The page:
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10 Auditor Considerations Under the New Employee Benefit Plan Standard (SAS 136)

The American Institute of CPA’s Auditing Standards Board recently published Statement on Auditing Standards (SAS) No. 136, Forming an Opinion and Reporting on Financial Statements of Employee Benefit Plans Subject to ERISA (Employee Retirement Income Security Act of 1974). This new standard addresses an auditor’s responsibility to form an opinion on the financial statements of employee benefit plans subject to ERISA, as well as the form and content of the auditor’s report issued on the financial statements of an ERISA plan. Such plans include 401(k), 403(b), defined benefit, and health and welfare plans. The new standard is effective for audits of ERISA plan financial statements for periods ending on or after December 15, 2020; early implementation is not permitted.

The standard delineates an auditor’s responsibilities and performance requirements related to:

  1. Engagement acceptance, including obtaining the agreement of management acknowledging and understanding their responsibility for the plan, its administration and disclosures.
  2. Audit risk assessment and an auditor’s responses to identified risks.
  3. Evaluation and reporting of prohibited party-in-interest transactions.
  4. Evaluation of reportable findings such as noncompliance or internal control deficiencies.
  5. Communications with management or those charged with governance related to reportable findings.
  6. Procedures for an ERISA Section 103(a)(3)(C) audit, previously known as limited-scope audit.
  7. Required written representations from plan management.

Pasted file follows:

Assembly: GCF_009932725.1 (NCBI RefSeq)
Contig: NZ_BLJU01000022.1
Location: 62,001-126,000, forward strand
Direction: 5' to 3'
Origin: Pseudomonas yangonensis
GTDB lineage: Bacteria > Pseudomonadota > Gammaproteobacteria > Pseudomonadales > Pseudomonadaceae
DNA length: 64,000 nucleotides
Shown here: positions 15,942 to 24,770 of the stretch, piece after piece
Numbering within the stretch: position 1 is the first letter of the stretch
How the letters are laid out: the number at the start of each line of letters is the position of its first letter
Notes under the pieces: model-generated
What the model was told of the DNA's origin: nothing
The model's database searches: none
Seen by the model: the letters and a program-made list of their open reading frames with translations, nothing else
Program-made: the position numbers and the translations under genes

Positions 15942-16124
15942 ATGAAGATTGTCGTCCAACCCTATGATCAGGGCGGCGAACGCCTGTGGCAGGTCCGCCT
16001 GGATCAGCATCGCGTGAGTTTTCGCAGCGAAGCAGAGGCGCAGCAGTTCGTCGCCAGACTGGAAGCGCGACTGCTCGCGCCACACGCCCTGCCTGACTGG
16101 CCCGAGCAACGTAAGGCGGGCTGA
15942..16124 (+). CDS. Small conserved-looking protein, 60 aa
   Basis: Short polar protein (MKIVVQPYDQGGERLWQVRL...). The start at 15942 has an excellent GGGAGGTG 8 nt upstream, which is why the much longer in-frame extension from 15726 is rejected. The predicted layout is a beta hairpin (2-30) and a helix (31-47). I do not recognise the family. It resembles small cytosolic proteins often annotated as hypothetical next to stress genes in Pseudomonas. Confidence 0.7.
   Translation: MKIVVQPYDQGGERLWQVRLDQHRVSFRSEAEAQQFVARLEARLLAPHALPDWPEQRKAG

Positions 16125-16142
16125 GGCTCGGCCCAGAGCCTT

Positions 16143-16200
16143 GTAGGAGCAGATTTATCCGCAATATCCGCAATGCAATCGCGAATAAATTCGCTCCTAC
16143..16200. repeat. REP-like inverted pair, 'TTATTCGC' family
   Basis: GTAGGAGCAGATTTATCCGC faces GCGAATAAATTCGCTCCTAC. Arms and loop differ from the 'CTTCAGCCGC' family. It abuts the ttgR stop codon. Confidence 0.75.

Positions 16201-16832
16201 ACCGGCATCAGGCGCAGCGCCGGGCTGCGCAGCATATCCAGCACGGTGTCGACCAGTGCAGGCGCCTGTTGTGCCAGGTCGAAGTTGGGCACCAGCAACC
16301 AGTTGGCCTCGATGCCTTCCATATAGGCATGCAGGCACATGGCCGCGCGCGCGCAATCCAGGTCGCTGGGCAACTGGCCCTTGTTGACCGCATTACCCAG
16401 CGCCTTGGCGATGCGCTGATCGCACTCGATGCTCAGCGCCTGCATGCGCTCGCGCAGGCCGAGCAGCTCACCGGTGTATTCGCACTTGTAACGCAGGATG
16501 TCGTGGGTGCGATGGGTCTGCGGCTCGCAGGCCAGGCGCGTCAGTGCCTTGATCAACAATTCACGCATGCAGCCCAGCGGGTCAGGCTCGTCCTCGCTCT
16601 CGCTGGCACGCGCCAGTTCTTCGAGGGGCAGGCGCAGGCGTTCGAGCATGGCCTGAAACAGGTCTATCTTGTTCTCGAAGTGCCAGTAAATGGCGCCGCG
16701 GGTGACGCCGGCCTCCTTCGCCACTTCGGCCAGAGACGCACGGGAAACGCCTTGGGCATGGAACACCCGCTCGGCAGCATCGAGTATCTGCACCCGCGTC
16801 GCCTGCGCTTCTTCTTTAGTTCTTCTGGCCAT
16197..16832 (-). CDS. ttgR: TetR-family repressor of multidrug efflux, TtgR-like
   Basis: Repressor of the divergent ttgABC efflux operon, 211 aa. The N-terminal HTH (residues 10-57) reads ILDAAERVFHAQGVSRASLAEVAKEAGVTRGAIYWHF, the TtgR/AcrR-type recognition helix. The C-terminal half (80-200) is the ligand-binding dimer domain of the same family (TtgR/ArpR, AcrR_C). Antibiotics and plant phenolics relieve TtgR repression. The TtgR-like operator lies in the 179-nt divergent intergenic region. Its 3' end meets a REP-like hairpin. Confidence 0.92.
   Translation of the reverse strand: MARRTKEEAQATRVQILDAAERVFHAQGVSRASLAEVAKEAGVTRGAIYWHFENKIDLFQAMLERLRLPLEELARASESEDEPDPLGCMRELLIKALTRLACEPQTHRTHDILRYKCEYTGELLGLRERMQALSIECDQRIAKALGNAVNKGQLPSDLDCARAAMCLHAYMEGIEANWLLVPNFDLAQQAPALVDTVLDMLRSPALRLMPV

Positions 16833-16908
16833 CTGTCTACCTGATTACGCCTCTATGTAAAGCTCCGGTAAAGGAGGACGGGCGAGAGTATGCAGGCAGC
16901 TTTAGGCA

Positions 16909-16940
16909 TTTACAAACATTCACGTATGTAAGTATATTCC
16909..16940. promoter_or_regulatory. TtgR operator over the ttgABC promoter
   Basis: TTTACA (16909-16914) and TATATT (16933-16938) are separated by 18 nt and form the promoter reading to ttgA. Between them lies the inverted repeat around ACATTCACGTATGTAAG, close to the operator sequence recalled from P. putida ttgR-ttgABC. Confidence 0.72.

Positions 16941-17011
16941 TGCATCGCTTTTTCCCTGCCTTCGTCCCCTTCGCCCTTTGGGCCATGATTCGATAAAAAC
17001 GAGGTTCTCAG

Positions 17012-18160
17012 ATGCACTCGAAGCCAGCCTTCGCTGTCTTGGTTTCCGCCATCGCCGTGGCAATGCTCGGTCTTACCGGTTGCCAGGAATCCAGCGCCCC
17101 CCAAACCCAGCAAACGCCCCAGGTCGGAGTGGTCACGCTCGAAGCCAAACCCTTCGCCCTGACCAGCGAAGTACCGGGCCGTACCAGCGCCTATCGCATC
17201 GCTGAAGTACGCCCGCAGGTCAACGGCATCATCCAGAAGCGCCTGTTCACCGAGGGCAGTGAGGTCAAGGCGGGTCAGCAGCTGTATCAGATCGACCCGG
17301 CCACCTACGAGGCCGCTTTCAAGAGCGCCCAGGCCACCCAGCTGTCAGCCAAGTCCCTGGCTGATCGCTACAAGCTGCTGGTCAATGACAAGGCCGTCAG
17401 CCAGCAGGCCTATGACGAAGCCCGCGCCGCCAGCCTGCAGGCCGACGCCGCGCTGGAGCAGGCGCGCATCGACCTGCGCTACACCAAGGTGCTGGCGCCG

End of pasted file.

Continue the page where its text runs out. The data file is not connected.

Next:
8. Forming an opinion on ERISA plan financial statements.
  9. Contents and form of the auditor’s opinion on such statements.
  10. Auditors’ responsibilities in reading the draft Form 5500 prior to dating the auditor’s report and related communications with those charged with governance.

Much of the standard contains detailed guidance on the form and content of an auditor’s opinion on ERISA plan financial statements. There are comprehensive examples and explanations for the structure and presentation of such opinions, including reports for audits in accordance with Generally Accepted Auditing Standards, as well as other auditing standards.

SAS 136 also includes examples of reports on comparative financial statements and reports when prior period financial statements were audited by a predecessor auditor or when a prior period was not audited. The standard incorporates expanded content within the “Responsibilities of Management” and “Auditor’s Responsibilities” paragraphs. Most notably, this new standard impacts reporting on a limited-scope audit that many 401(k) plans elect when a qualified institution certifies both the accuracy and completeness of the plan’s investment information submitted to the plan administrator. Beginning with 2020 audits, the audit report will refer to ERISA Section 103(a)(3)(C) and contain an “Opinion” rather than a “Disclaimer of Opinion” paragraph, and there are exhibits included in the standard that present examples of such opinion. Finally, SAS 136 also discusses reporting on ERISA-required supplemental schedules accompanying plan financial statements.

SAS No. 136 offers comprehensive interactive guidance to auditors of employee benefit plans. In its “Application and Other Explanatory Material” section, the standard thoroughly expands on its provisions and requirements. Plan sponsors should carefully read this new standard to understand the audit opinion that they will be reviewing and filing with their plan’s Form 5500 filing for calendar year 2020.

Sylwia Hejzner is a Senior Manager in the Audit and Assurance Group with years of public accounting experience serving companies in a variety of industries, including manufacturing and distribution, pharmaceutical and software.

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